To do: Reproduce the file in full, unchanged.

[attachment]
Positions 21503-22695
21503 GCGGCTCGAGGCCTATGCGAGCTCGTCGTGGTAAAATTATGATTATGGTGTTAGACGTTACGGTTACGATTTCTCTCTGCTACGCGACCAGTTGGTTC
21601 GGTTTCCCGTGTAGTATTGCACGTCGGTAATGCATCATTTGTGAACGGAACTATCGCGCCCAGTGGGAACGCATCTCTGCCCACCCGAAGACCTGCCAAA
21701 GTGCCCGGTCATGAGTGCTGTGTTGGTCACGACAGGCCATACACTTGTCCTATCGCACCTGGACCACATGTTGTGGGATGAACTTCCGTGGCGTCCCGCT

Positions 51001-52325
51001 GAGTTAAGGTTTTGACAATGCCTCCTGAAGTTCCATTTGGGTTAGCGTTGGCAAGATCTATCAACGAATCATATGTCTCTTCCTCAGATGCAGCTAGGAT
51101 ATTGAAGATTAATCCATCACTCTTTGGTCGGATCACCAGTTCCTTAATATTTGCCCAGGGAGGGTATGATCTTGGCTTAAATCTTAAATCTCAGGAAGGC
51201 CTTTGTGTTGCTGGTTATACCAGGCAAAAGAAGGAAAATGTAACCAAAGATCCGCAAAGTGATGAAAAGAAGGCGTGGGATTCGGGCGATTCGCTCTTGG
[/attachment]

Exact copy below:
Positions 21503-22695
21503 GCGGCTCGAGGCCTATGCGAGCTCGTCGTGGTAAAATTATGATTATGGTGTTAGACGTTACGGTTACGATTTCTCTCTGCTACGCGACCAGTTGGTTC
21601 GGTTTCCCGTGTAGTATTGCACGTCGGTAATGCATCATTTGTGAACGGAACTATCGCGCCCAGTGGGAACGCATCTCTGCCCACCCGAAGACCTGCCAAA
21701 GTGCCCGGTCATGAGTGCTGTGTTGGTCACGACAGGCCATACACTTGTCCTATCGCACCTGGACCACATGTTGTGGGATGAACTTCCGTGGCGTCCCGCT

Positions 51001-52325
51001 GAGTTAAGGTTTTGACAATGCCTCCTGAAGTTCCATTTGGGTTAGCGTTGGCAAGATCTATCAACGAATCATATGTCTCTTCCTCAGATGCAGCTAGGAT
51101 ATTGAAGATTAATCCATCACTCTTTGGTCGGATCACCAGTTCCTTAATATTTGCCCAGGGAGGGTATGATCTTGGCTTAAATCTTAAATCTCAGGAAGGC
51201 CTTTGTGTTGCTGGTTATACCAGGCAAAAGAAGGAAAATGTAACCAAAGATCCGCAAAGTGATGAAAAGAAGGCGTGGGATTCGGGCGATTCGCTCTTGG